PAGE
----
To doe to much for old men is but lost, Of frendship had to women comes like gayne: (35) Bestow not thou on children to much cost, For what thou doest for these, is all in vayne: The old man or he can requite, he dies, Unconstant is the womans wauering minde: +Full soone the body thy frendship will despise, (40) And him for loue, thou shalt vngratefull finde.
The aged man is like the barraine ground, The woman like the reede that wagges with winde: There may no trust in tender yeares be found, +And of the three, the boy is most vnkinde: (45) If thou haue founde a faithfull frend in deede, Beware thou lose not loue of such a one: He shall sometime stand thee in better steede, Then treasure great, of gold or precious stone.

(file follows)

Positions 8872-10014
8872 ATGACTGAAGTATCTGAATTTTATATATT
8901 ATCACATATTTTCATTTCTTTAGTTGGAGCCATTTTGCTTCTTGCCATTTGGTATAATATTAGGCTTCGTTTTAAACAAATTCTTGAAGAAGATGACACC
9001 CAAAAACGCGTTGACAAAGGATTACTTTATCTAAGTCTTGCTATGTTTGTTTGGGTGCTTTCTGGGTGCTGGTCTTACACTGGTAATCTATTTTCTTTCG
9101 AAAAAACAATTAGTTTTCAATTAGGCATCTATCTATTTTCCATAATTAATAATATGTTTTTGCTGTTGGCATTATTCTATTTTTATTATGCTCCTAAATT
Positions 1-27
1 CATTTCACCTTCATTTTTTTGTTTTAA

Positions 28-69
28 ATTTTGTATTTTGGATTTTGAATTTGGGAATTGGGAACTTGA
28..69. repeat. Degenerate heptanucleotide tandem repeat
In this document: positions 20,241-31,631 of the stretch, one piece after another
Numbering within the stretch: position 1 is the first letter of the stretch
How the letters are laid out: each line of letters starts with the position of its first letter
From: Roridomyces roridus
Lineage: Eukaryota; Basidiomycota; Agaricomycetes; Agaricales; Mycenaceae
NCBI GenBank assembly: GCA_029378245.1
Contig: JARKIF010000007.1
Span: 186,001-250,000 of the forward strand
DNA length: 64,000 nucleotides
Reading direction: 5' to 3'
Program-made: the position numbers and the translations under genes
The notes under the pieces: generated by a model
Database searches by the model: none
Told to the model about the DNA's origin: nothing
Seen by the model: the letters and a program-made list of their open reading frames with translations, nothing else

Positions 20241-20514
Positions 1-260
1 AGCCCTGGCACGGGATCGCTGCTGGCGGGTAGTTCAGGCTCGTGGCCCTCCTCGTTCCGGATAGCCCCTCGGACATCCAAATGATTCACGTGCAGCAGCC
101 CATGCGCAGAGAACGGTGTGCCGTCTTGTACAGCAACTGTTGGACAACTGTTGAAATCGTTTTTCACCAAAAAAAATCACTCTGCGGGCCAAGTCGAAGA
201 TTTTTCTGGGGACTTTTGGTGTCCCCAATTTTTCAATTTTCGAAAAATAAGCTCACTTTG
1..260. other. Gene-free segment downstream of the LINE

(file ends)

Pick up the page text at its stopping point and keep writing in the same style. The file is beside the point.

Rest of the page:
FINIS. Iasper Heiwood.
14. Of the vnconstant stay of Fortunes giftes. +
I I Fortune be thy stay, thy state is very tickle,She beares a double face, disguised, false and fickle: This day she seemes to smile, to morow will she frowne, What now she sets aloft, anone she throweth downe: (5) Flye Fortunes slye deceipte, let Uertue be thy guide, If that you doe intende, in happy state to abide.
Upon the setled rocke, thy building surest standes, Away it quickely weares, that resteth on the sandes: +Dame Uertue is the rocke, that yeldes assured stay, (10) Dame Fortune is the sande, that scoureth soone away: Chose that is certaine, let thinges vncertaine passe, Preferre the precious gold, before the brittle glasse.
Slye Fortune hath her sleightes, she playes vpon the packe, Looke whom she fauours most, at length she turnes to wracke: